HARRISBURG, PA -- Threats to the hardwoods industry grew as the tree-killing Emerald Ash Borer beetles spread to three new counties in Pennsylvania, and were confirmed in Ontario Province in Canada. Pennsylvania officials say because of the difficulty in distinguishing between species of hardwood firewood, all hardwood firewood and wood chips--including ash, oak, maple and hickory--are considered quarantined. Canadian agencies also confirmed the tree-killing beetle's presence had been confirmed in numerous cities in Quebec and Ontario provinces.

Now found in 15 Pennsylvania counties,
the invasive Emerald Ash Borerbeetle was first detected in Pennsylvania in the summer of 2007 in Butler County, then spread to Allegheny, Armstrong, Beaver, Bedford, Indiana, Juniata, Lawrence, Mercer, Mifflin, Washington and Westmoreland counties. State and federal Emerald Ash Borer quarantine restrictions are being enforced, prohibiting moving ash nursery stock, green lumber, and any other ash material, including logs, stumps, roots and branches, from the quarantine area.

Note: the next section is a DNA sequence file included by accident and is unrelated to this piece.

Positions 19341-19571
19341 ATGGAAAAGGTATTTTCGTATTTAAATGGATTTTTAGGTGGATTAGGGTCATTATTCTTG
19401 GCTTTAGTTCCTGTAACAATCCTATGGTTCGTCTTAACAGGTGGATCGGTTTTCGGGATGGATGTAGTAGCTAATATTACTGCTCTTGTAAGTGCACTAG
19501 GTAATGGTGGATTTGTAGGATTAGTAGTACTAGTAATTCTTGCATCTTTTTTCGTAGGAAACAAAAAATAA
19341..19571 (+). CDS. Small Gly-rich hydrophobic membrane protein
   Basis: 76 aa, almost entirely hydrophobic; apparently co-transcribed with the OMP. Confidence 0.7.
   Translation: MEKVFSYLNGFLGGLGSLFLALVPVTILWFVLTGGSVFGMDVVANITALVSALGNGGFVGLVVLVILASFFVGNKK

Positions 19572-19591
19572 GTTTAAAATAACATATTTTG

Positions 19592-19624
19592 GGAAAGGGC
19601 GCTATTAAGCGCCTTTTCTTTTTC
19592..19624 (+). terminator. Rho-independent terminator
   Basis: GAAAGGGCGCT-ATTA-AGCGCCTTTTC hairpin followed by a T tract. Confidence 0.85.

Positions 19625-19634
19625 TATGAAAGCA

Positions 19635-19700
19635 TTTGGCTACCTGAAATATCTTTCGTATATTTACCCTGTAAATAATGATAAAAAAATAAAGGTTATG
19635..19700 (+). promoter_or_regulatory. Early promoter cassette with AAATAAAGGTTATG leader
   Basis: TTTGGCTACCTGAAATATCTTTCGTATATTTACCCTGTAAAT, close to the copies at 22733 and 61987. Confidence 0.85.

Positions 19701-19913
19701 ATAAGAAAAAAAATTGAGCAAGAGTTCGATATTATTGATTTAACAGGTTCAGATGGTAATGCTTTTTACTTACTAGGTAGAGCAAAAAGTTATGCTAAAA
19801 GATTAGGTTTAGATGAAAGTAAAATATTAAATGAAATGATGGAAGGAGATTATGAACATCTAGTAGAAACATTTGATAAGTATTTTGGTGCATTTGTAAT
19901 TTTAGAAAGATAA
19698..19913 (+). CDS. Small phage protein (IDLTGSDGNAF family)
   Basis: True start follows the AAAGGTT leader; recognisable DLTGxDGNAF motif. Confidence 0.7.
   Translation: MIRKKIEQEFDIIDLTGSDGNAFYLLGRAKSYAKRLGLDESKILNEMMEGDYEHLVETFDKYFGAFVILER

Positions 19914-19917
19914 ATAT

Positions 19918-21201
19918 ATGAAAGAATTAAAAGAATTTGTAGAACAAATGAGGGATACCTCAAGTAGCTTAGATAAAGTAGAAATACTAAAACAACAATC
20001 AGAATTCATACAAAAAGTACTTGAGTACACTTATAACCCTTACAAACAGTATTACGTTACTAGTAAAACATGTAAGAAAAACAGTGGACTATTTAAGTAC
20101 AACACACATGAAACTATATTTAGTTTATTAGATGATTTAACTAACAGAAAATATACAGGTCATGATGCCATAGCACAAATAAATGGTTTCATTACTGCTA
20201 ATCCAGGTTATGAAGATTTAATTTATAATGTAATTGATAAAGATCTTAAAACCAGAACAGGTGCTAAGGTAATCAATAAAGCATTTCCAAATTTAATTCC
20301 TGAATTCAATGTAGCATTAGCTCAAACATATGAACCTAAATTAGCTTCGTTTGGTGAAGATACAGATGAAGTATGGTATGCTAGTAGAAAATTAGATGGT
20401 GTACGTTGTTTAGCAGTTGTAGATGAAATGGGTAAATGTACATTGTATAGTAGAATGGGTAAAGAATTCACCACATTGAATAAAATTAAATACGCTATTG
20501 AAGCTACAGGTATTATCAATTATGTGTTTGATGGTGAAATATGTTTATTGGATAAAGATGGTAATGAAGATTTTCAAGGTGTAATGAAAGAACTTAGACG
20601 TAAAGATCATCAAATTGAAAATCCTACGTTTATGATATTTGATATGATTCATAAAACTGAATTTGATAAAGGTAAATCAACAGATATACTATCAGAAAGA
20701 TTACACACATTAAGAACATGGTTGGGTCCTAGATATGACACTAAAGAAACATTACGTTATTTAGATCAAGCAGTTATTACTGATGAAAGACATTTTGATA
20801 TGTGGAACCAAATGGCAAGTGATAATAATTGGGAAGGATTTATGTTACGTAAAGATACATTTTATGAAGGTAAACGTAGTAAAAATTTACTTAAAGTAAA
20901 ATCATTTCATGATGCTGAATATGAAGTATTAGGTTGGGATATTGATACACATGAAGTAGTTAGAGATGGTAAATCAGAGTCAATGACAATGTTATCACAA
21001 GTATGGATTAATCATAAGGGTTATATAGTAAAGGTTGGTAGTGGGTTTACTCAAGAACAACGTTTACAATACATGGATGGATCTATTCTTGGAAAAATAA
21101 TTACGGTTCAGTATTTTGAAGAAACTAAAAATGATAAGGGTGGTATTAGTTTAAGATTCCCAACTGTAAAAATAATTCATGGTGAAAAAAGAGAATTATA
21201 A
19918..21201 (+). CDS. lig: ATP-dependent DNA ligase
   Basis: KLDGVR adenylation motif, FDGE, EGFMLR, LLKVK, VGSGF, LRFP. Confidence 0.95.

The wood-boring beetle,  native to China and eastern Asia, likely arrived in North America in wooden shipping crates. It was first detected in July 2002 in southeastern Michigan and neighboring Windsor, Ontario, Canada. In addition to Pennsylvania, the beetle is attacking ash trees in Illinois, Indiana, Iowa, Kentucky, Maryland, Michigan, Minnesota, Missouri, New York, Ohio, Virginia, West Virginia and Wisconsin. Typically, the Emerald Ash Borer beetles will kill an ash tree within three years of the initial infestation. Pennsylvania says its hardwood industry totals $25 billion annually.

Have something to say? Share your thoughts with us in the comments below.